The technique of splitting
Today, the time-consuming, imprecise grinding down of test specimens is being replaced by separating them into layers by the splitting technique. Splitting machines are accordingly used in laboratories and experimental departments so that layers can be analysed. For analytical purposes, the material is split into standard test specimens for further examination as to their physical characteristics. Examinations are often carried out in companies’ own laboratories, as well as independent laboratories, research institutes and material testing centres. ‘Splitting’ means, first, the reduction of materials of irregular thicknesses to a specified thickness, or reduction from a given starting thickness to a specific finished thick-ness. Depending on the properties of the material, the minimum thickness of a split layer may be approximately 0.1 mm. Secondly, splitting also defines preparing for a layer analysis (separating a workpiece into several layers) for quality testing purposes. These call for a standard test specimen, which has been split from a certain layer of the material and die-stamped, and may be e.g. 2 mm +I- 0.1 mm in thickness.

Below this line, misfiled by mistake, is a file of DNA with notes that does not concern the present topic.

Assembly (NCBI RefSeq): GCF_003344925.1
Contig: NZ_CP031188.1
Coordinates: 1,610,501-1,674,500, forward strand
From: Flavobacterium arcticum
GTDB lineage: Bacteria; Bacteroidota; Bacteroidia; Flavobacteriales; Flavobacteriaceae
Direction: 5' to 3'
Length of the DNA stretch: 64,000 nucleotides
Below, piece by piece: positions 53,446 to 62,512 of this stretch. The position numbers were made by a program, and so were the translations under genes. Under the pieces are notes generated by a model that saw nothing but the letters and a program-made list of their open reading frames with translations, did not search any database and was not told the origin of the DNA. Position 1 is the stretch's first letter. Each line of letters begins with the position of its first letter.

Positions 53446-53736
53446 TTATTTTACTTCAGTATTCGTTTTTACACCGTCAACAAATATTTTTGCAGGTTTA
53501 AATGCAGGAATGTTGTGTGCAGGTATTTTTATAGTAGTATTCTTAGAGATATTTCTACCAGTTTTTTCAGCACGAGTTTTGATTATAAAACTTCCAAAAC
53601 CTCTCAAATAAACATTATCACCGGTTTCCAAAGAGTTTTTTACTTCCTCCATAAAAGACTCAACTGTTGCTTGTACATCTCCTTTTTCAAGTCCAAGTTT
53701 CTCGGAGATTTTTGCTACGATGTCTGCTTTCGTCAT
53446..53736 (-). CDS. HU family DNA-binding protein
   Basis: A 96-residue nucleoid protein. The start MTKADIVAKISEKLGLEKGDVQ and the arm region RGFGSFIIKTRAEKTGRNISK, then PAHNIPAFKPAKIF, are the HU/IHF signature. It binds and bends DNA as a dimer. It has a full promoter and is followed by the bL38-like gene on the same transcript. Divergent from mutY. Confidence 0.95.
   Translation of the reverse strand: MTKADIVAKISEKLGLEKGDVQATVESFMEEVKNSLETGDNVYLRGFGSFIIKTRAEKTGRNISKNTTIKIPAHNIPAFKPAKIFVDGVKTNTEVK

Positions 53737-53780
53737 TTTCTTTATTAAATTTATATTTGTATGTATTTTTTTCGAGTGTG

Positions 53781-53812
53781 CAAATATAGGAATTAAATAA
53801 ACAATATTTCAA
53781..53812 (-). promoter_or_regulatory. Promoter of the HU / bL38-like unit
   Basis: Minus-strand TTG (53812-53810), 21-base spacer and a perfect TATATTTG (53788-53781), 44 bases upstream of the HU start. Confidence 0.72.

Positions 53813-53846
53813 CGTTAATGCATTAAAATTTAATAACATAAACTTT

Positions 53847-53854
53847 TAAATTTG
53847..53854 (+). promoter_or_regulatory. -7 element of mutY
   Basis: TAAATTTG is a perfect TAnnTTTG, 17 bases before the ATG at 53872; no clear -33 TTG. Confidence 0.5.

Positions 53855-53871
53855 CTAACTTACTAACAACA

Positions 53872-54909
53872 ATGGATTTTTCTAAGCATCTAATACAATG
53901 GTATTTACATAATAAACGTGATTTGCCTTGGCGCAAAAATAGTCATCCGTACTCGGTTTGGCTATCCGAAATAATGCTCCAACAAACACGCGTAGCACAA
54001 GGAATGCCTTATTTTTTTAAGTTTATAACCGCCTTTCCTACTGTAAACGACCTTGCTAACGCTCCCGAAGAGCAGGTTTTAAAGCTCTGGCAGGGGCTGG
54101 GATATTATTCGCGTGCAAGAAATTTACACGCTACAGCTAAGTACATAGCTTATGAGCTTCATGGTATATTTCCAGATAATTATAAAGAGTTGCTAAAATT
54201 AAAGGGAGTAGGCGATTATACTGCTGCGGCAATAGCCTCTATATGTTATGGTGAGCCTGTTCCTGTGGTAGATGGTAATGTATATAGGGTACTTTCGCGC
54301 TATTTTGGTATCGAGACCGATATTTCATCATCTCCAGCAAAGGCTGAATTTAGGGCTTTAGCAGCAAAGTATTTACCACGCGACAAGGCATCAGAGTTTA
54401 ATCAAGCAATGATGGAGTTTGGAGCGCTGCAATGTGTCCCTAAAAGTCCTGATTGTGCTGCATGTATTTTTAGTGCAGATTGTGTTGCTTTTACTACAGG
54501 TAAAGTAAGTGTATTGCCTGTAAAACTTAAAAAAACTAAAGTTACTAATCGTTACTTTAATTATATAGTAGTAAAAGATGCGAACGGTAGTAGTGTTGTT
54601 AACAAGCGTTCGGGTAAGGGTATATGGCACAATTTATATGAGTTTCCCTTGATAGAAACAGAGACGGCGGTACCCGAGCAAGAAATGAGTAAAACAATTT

How a splitting machine works
Applications for splitting machines
FORTUNA splitting machines are used by the rubber and plastics industries, predominantly in laboratories but also in production operations. They function to within ultra-fine tolerances and are used Throughout the world in type of situation where the high-precision separation of materials is an absolute must.
In researching and developing new materials, in the performance of quality tests and inspections or in investigating complaints, FORTUNA machines not only simplify the task in hand to a considerable extent, but also enable tests to be carried out with scientific accuracy and with reproducible results.
Various potential uses and laboratory applications (to internationally valid test standards) are given below.